Japanese Kneeling Woman and Sitting Man Dolls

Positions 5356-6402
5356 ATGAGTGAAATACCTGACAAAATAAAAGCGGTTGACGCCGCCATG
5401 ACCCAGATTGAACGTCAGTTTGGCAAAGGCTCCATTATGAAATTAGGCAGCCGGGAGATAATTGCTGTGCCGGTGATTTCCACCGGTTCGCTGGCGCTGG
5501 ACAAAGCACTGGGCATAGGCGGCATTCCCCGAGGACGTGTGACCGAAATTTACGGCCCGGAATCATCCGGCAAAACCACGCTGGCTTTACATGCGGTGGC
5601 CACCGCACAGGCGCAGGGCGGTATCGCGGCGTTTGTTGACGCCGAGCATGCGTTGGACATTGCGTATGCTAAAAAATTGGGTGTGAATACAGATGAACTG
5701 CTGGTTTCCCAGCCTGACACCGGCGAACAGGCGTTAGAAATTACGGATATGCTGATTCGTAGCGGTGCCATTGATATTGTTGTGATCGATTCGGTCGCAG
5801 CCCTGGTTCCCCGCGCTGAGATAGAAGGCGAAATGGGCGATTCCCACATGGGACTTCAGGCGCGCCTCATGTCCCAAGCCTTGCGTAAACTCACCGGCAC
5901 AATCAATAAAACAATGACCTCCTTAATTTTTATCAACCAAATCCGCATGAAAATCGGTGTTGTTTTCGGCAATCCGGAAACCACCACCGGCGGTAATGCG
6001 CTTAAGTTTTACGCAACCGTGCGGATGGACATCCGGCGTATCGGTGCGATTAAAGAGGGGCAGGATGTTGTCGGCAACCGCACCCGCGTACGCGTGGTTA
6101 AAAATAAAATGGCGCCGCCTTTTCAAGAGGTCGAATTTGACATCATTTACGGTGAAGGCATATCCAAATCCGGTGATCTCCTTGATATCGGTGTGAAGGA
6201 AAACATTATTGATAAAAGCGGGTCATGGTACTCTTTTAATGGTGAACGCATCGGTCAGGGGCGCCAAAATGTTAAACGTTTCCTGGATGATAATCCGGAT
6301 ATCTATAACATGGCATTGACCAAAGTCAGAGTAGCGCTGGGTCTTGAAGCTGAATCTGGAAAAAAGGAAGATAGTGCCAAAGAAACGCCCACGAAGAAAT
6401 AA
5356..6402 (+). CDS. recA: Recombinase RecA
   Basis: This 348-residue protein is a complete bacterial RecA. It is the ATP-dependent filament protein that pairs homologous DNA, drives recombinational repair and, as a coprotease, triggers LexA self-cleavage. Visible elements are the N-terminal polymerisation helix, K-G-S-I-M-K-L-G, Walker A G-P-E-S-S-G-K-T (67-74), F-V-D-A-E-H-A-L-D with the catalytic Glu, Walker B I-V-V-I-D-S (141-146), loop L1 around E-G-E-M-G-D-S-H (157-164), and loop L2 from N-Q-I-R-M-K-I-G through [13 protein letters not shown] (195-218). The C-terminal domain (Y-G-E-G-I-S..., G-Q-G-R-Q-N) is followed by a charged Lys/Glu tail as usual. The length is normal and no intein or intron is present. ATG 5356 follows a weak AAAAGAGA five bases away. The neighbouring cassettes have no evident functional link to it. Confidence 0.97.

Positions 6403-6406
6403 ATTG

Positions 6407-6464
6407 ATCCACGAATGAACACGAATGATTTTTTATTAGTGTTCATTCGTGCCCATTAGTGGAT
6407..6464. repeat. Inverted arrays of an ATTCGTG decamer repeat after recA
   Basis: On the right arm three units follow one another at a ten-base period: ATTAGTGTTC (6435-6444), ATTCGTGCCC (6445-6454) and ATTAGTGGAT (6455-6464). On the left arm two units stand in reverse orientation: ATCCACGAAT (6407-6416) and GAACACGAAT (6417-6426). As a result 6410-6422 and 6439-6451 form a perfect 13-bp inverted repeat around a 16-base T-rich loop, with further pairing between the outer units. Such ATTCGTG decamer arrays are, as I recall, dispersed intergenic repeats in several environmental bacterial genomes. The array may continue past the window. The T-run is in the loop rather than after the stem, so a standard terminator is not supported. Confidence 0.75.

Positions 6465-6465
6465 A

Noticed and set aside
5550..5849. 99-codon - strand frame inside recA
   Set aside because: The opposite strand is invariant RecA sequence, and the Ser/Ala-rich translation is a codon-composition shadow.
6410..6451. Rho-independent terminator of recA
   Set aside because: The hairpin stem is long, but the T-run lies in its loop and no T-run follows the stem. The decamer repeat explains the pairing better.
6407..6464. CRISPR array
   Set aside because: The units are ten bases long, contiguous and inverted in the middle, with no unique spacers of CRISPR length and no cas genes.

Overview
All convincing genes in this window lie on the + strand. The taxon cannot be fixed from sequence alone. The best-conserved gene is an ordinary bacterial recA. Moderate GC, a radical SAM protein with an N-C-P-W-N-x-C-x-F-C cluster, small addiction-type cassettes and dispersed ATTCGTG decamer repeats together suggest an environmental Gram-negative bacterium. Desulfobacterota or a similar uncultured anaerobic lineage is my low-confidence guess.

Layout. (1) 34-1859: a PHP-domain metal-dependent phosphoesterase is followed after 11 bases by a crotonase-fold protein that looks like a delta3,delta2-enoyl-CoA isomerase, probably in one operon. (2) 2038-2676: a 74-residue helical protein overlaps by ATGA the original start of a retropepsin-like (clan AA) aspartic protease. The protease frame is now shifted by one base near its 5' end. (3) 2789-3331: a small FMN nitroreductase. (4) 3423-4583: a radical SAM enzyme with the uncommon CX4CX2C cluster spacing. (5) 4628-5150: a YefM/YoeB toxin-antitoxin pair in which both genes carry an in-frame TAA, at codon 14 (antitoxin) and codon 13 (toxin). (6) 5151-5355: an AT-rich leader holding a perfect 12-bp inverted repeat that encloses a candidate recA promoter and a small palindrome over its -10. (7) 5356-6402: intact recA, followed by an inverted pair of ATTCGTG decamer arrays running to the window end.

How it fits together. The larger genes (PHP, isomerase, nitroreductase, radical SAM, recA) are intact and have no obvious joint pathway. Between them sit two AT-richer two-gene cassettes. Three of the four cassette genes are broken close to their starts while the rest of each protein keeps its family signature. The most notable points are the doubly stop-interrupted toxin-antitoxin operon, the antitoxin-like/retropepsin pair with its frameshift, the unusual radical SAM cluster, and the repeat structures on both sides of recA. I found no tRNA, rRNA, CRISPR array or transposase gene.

Kneeling woman and sitting man dolls feature wooden heads, hands, and feet with gofun finish; their eyes are most likely glass. Both have two black dots painted on their foreheads and are elaborately dressed in brocade fabric with knotted cord and tassel decoration. Purple accents on their clothing suggest that they are representations of royalty. The woman wears her hair in osuberakashi fashion. Dolls are approximately 50-70 years old, and the finish on one of the man's hands is chipped, showing wear appropriate to age and normal use. Handle carefully as heads will detach from bodies. Female doll, 8.25W x 5D x 5T. Male doll, 7.25W x 5D x 5.5T. From Japan.Historical Background Hina Matsuri, or doll festival, is more commonly known as Girl's Day and is celebrated every March 3. Girls throughout Japan display their doll collections for a few days to celebrate this festival. The Boy's Festival (Tango no Sekku) is celebrated on May 5. Families pray for the health and future success of their sons by hanging up carp streamers and displaying samurai dolls, both symbolizing strength, power, and success in life.Gofun is powder mixed with ground oyster shell. The gofun is then mixed with glue and applied to the wooden faces, hands, and feet to achieve the desired look. Osuberakashi is a traditional Japanese coiffure where the long hair is gathered so that it hangs down at the back of the head.Two black dots painted on the forehead are representations of a form of make-up adopted by members of the court during the Heian period (794-1185).

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